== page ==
Not only does it affect a person's ability to concentrate and make decisions, it also alters their ability to experience pleasurable emotion, and instead prolongs negative thoughts and feelings. New research published in BioMed Central's open access journal Biology of Mood & Anxiety Disorders used functional magnetic resonance imaging (fMRI) to show aberrant connectivity in depressed brains.
Researchers from Stanford University compared the fMRI scans of women who were resting (but still awake). Half of the women were diagnosed with depression at the time of the scan and the other group consisted of women who did not currently have, nor had ever had, severe depression.
fMRI measures changes in blood flow and by overlaying images of depressed and unaffected brains, a number of differences came to light. The images showed that the depressed had decreased connectivity between several key regions of the brain responsible for emotional behaviour, learning, memory and decision making.
Daniella Furman explained, "In addition to decreased connectivity between emotion processing regions of the brain, we found that depression was linked to an increase in connectivity between the dorsal caudate and an area of the prefrontal cortex. Deep within the brain, the caudate is thought to be involved in learning, motivation, and emotion while the prefrontal cortex at the front of the head is involved in maintaining goals and likely regulating emotional behaviour. Together, these regions may act to filter out irrelevant thoughts or actions."
She continued, "Greater connectivity between the dorsal caudate and prefrontal cortex might reflect the inability of the depressed to update their working memory and, as a result, sustains negative thoughts. In fact we found evidence for a parallel increase in tendency to ruminate on bad thoughts."Media Contact
Guy Melzack | EurekAlert!
Spanish scientists create a 3-D bioprinter to print human skin
24.01.2017 | Carlos III University of Madrid
Tracking movement of immune cells identifies key first steps in inflammatory arthritis
23.01.2017 | Massachusetts General Hospital
A Swedish-German team of researchers has cleared up a key process for the artificial production of silk. With the help of the intense X-rays from DESY's...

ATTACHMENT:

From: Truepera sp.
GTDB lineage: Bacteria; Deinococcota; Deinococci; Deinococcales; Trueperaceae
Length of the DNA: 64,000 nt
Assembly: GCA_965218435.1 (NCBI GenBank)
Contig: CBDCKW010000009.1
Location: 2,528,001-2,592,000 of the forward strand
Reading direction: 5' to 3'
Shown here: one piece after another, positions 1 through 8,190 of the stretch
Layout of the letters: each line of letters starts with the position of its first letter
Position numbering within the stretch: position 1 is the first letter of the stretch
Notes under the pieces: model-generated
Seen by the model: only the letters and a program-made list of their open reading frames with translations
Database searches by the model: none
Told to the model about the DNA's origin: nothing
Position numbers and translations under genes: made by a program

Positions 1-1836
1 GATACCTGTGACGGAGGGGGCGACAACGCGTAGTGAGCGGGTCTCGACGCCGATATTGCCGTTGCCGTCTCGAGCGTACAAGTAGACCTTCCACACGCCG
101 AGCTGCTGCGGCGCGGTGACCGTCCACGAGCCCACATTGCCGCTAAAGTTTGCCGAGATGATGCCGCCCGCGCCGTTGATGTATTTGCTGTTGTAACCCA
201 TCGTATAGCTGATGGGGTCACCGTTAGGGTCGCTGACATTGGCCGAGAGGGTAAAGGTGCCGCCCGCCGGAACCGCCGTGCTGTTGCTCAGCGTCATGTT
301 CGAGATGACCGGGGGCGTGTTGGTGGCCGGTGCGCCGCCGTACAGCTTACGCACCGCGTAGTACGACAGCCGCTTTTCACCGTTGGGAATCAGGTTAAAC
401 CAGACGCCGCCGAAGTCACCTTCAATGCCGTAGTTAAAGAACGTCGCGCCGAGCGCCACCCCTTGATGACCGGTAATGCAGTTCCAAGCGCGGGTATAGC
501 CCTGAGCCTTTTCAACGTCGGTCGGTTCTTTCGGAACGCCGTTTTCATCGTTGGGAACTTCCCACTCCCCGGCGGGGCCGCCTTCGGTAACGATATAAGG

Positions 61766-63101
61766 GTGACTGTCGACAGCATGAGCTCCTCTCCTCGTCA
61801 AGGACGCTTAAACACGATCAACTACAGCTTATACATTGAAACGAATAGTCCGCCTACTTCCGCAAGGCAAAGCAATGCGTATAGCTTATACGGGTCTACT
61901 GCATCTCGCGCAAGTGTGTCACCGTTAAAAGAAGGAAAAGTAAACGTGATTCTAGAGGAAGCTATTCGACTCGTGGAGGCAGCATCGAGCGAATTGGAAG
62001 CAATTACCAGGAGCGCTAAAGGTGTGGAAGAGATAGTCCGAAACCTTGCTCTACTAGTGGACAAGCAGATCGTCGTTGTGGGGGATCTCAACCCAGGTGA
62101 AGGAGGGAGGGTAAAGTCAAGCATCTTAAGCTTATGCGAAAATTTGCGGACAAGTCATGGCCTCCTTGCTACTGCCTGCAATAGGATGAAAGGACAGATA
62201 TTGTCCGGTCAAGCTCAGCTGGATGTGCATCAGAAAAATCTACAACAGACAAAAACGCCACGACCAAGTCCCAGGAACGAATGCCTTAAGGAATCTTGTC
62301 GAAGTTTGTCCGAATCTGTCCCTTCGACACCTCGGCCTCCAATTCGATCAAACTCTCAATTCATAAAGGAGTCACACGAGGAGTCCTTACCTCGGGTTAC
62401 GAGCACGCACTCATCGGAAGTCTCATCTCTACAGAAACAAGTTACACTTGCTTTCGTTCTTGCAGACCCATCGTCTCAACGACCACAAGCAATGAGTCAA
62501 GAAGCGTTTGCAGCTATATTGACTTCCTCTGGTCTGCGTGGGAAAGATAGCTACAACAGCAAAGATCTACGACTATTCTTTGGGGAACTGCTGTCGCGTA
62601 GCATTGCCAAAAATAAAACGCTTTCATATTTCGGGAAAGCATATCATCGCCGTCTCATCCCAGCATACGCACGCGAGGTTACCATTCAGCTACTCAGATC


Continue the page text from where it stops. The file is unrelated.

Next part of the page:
For the first time ever, a cloud of ultra-cold atoms has been successfully created in space on board of a sounding rocket. The MAIUS mission demonstrates that quantum optical sensors can be operated even in harsh environments like space – a prerequi-site for finding answers to the most challenging questions of fundamental physics and an important innovation driver for everyday applications.
According to Albert Einstein's Equivalence Principle, all bodies are accelerated at the same rate by the Earth's gravity, regardless of their properties. This...
An important step towards a completely new experimental access to quantum physics has been made at University of Konstanz. The team of scientists headed by...
Yersiniae cause severe intestinal infections. Studies using Yersinia pseudotuberculosis as a model organism aim to elucidate the infection mechanisms of these...
Researchers from the University of Hamburg in Germany, in collaboration with colleagues from the University of Aarhus in Denmark, have synthesized a new superconducting material by growing a few layers of an antiferromagnetic transition-metal chalcogenide on a bismuth-based topological insulator, both being non-superconducting materials.
While superconductivity and magnetism are generally believed to be mutually exclusive, surprisingly, in this new material, superconducting correlations...
19.01.2017 | Event News
10.01.2017 | Event News
09.01.2017 | Event News
24.01.2017 | Physics and Astronomy
24.01.2017 | Life Sciences
24.01.2017 | Health and Medicine